Source: University of California - Santa Cruz
Teens who choose to spend time alone may know what's best for them, according to new research that suggests solitude isn't a red flag for isolation or depression.
The key factor is choice, say researchers at the University of California, Santa Cruz, and Wilmington College: When solitude is imposed on adolescents and young adults, whether as punishment or as a result of social anxiety, it can be problematic.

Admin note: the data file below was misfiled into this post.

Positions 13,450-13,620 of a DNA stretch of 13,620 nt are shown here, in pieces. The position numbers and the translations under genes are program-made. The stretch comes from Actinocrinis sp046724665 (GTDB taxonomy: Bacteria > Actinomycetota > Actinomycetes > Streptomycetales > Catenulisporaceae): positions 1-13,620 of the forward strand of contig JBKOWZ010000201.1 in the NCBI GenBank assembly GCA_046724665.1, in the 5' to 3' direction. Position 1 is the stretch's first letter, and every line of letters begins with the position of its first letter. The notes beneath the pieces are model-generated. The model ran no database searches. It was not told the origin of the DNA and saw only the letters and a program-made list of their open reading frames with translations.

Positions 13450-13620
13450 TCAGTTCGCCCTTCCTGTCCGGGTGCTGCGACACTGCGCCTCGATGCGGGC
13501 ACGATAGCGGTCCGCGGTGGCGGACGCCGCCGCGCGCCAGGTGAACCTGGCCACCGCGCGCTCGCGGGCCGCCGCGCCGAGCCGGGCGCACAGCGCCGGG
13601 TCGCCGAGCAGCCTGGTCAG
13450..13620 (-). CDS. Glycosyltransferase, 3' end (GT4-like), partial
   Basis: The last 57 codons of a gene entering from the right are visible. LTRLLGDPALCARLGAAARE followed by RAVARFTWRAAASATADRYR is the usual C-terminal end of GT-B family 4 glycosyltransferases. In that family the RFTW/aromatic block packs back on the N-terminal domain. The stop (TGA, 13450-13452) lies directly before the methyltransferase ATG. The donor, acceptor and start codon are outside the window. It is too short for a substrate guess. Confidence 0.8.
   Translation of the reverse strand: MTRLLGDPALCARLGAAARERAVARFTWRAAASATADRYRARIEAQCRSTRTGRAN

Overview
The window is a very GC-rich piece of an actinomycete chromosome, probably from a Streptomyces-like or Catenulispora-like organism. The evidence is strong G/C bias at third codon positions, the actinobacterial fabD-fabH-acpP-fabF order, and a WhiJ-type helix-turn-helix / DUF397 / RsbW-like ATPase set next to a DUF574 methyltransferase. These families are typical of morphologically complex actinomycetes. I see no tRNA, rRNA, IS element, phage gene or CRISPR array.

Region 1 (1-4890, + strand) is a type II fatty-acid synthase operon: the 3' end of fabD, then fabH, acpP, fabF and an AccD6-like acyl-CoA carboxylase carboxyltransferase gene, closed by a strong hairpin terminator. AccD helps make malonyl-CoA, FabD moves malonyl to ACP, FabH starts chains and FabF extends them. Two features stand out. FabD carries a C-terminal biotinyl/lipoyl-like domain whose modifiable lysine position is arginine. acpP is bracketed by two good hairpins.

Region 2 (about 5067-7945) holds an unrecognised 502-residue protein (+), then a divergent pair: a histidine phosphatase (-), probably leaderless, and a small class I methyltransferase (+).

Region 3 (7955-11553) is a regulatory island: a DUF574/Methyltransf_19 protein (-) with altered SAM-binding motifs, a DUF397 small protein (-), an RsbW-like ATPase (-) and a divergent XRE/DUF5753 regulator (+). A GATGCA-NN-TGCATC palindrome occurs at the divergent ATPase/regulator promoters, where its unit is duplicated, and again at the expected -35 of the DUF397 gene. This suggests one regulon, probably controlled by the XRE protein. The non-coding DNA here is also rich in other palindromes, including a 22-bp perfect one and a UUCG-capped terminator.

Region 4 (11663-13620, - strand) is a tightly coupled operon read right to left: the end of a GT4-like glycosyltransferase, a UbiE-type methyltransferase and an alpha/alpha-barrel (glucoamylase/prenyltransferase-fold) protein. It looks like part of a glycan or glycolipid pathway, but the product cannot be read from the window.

But chosen solitude contributes to personal growth and self-acceptance, they found.
When adolescents and young adults choose to spend time alone, solitude can provide an opportunity for self-reflection, creative expression, or spiritual renewal
But it can be challenging when it is imposed on them, when they opt out of social engagement because they lack friends, feel awkward, experience social anxiety, or are being punished.